I'm not 100% sure what you mean. In k-fold CV, you partition the training set into $k$ subsets of equal size. Holding out one of these folds at a time, you train the model on the remaining $k-1$ folds to make a prediction for the held-out fold. Thus, in the end, you have one prediction for each observation in your training data.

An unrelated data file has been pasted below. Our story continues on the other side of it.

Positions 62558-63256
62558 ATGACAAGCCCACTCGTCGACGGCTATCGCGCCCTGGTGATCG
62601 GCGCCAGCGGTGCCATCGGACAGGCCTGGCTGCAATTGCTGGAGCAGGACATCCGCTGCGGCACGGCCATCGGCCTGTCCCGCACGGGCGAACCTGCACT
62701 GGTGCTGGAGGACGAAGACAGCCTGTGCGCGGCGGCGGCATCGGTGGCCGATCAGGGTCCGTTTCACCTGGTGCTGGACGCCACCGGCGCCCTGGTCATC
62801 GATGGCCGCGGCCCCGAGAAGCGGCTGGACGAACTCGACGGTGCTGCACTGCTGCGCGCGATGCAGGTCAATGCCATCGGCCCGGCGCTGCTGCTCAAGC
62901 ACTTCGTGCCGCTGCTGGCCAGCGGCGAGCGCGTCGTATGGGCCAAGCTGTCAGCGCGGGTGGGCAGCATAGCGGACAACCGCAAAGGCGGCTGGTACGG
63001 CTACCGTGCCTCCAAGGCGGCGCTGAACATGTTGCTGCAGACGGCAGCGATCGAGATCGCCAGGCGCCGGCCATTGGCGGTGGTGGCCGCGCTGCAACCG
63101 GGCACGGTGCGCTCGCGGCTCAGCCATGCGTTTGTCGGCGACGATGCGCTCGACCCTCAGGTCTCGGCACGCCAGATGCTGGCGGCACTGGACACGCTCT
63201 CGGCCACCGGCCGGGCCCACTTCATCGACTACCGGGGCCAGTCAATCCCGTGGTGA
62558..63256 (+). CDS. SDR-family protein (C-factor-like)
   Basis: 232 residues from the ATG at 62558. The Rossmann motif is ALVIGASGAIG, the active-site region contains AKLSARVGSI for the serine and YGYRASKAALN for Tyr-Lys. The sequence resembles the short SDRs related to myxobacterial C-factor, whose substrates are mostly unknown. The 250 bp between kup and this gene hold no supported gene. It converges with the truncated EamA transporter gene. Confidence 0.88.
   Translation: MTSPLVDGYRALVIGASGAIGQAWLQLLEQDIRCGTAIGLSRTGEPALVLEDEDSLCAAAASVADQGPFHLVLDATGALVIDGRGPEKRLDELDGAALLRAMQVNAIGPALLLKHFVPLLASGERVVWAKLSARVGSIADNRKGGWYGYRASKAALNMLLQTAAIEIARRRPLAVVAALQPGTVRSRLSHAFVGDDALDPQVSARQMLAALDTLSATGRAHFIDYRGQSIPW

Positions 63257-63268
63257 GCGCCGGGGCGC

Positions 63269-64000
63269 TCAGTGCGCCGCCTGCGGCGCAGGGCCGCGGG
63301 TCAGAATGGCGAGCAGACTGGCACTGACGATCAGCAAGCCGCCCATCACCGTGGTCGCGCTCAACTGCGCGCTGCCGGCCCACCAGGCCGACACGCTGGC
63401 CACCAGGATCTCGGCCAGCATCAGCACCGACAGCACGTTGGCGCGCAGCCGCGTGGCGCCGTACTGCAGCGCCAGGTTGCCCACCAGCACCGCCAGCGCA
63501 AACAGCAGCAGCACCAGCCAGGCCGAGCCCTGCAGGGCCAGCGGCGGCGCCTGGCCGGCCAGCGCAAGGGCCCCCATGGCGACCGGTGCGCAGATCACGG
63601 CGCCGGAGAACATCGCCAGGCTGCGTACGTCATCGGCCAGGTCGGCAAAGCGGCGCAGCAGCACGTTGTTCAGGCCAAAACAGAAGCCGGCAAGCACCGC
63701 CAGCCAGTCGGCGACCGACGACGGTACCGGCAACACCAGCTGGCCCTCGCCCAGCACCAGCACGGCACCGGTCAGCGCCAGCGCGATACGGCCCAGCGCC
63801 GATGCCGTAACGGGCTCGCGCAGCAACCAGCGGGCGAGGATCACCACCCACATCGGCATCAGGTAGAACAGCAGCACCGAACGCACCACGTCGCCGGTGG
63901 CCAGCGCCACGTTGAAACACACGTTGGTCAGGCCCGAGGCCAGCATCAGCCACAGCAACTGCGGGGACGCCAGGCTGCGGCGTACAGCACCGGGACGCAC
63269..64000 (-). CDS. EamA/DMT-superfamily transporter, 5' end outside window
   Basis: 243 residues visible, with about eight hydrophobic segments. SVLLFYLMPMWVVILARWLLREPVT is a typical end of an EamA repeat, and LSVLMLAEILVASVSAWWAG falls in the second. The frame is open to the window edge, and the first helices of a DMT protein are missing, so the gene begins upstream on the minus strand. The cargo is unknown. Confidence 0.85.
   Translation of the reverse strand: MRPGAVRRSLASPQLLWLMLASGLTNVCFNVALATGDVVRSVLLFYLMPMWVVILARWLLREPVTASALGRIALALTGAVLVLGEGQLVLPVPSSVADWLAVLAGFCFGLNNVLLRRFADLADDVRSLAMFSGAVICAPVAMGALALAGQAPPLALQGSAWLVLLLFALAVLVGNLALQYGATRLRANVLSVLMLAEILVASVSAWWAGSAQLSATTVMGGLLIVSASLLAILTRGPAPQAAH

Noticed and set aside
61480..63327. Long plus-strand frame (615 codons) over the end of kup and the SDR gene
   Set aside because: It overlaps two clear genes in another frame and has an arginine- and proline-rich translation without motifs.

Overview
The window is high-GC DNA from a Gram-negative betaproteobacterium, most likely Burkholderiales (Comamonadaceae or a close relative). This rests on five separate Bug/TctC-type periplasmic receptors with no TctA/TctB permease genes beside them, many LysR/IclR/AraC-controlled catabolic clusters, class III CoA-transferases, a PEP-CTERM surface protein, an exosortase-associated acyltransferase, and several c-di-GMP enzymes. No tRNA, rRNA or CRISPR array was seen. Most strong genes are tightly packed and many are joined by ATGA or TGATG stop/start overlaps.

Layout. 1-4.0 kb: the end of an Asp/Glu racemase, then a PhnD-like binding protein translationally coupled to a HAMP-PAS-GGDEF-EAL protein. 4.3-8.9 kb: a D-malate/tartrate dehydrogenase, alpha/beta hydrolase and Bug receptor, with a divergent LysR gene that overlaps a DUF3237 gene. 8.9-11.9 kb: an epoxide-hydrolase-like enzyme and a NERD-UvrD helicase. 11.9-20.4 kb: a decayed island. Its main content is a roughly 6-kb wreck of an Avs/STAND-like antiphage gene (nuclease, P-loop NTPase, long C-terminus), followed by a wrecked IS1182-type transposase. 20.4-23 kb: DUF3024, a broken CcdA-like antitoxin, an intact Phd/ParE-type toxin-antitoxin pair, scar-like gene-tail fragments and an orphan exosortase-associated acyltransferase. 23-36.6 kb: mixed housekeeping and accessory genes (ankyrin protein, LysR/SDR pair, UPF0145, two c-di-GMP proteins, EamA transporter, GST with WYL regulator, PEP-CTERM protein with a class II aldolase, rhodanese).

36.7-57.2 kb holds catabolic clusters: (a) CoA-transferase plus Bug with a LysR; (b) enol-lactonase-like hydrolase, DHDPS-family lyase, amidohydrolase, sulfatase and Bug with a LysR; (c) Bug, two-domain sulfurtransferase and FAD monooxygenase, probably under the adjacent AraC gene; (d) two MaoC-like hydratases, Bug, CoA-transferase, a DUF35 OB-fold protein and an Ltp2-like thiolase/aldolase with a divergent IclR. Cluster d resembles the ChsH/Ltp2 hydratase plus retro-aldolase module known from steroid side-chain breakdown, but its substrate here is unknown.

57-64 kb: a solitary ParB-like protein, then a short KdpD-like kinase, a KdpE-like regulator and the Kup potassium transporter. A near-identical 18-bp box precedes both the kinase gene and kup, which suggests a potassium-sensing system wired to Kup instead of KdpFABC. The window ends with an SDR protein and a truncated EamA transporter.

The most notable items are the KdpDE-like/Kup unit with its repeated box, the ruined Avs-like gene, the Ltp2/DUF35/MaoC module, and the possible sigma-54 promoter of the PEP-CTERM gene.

Now, you can compute average accuracy in two equivalent ways: for each fold, compute the average accuracy, then average the k averages. Or, you average accuracy for every single observation. The two values are the same (up to rounding errors), since all you do is take the intermediate step of calculating averages for each fold. The advantage is that you save on memory because you only have to retain $k$ values (average accuracy per fold) instead of $N$ values (one value for each observation in the training set).